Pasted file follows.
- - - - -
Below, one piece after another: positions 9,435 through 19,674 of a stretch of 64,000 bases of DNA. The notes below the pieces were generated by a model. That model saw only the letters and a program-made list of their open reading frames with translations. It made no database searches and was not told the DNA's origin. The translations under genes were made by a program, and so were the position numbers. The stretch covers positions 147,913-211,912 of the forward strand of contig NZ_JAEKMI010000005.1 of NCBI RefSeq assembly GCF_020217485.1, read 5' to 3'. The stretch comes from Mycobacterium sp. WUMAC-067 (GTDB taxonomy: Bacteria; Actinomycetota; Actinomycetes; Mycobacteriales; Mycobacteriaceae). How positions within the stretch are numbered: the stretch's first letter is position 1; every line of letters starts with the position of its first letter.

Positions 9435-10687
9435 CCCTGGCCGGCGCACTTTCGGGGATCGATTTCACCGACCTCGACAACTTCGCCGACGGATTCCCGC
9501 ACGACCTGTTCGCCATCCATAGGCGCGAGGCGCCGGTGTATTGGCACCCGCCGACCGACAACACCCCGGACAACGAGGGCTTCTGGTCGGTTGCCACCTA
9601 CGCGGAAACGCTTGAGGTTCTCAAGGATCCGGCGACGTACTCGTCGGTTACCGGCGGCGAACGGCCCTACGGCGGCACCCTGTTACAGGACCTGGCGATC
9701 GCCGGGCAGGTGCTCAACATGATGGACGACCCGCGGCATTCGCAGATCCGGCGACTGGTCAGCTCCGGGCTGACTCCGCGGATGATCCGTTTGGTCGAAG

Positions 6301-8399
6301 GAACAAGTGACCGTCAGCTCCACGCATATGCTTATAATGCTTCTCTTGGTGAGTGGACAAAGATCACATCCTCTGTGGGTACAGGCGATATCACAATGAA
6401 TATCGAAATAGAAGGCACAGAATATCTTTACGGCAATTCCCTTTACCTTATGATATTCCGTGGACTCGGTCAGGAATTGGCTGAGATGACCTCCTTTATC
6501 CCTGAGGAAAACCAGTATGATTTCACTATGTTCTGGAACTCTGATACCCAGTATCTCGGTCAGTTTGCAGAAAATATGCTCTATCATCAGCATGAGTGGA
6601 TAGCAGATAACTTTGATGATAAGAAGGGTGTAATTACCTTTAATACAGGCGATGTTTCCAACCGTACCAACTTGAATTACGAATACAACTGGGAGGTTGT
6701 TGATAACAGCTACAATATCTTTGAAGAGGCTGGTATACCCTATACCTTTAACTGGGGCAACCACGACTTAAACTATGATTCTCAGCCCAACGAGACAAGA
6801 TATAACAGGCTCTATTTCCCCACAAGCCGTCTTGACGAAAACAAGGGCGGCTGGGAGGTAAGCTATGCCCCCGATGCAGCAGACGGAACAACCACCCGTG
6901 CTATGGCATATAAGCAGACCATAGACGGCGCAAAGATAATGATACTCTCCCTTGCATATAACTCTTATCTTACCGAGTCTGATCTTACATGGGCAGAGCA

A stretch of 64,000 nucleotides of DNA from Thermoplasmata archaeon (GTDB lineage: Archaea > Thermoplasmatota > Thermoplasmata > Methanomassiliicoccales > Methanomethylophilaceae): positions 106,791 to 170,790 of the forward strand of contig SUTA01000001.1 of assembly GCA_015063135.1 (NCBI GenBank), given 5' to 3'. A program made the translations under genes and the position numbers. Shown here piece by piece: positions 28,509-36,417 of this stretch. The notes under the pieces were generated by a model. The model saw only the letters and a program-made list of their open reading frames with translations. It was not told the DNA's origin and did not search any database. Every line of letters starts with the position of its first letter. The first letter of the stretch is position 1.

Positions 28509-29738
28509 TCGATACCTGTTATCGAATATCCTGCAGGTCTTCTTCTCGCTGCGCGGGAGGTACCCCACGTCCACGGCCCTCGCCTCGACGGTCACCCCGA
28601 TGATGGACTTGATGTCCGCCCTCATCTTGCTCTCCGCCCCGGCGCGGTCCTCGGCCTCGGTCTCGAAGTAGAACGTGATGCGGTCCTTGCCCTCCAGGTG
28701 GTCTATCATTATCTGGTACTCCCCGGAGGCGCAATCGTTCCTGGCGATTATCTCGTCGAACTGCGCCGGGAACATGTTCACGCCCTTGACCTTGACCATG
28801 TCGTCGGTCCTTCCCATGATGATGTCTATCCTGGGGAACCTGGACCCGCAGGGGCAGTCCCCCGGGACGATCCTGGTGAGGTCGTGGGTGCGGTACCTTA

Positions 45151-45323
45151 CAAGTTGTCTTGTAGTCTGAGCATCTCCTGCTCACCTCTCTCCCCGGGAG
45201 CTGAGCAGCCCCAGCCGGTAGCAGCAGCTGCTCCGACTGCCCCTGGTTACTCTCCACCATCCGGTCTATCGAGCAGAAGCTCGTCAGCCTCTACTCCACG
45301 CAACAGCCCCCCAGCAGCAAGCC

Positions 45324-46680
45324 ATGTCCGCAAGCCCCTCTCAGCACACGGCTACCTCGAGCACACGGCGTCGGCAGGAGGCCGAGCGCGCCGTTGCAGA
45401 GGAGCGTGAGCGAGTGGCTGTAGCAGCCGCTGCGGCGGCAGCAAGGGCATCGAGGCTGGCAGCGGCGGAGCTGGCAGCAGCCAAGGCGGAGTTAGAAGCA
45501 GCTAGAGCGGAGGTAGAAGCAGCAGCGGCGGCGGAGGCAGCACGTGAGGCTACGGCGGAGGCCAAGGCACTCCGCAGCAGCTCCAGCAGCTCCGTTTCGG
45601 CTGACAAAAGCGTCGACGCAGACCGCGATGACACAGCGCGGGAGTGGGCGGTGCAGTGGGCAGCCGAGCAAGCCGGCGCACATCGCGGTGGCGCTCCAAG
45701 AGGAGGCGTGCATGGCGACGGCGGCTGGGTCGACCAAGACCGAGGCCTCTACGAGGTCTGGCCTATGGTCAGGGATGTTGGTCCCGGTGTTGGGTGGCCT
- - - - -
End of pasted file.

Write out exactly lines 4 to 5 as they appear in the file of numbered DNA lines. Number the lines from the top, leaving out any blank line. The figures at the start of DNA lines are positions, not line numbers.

9501 ACGACCTGTTCGCCATCCATAGGCGCGAGGCGCCGGTGTATTGGCACCCGCCGACCGACAACACCCCGGACAACGAGGGCTTCTGGTCGGTTGCCACCTA
9601 CGCGGAAACGCTTGAGGTTCTCAAGGATCCGGCGACGTACTCGTCGGTTACCGGCGGCGAACGGCCCTACGGCGGCACCCTGTTACAGGACCTGGCGATC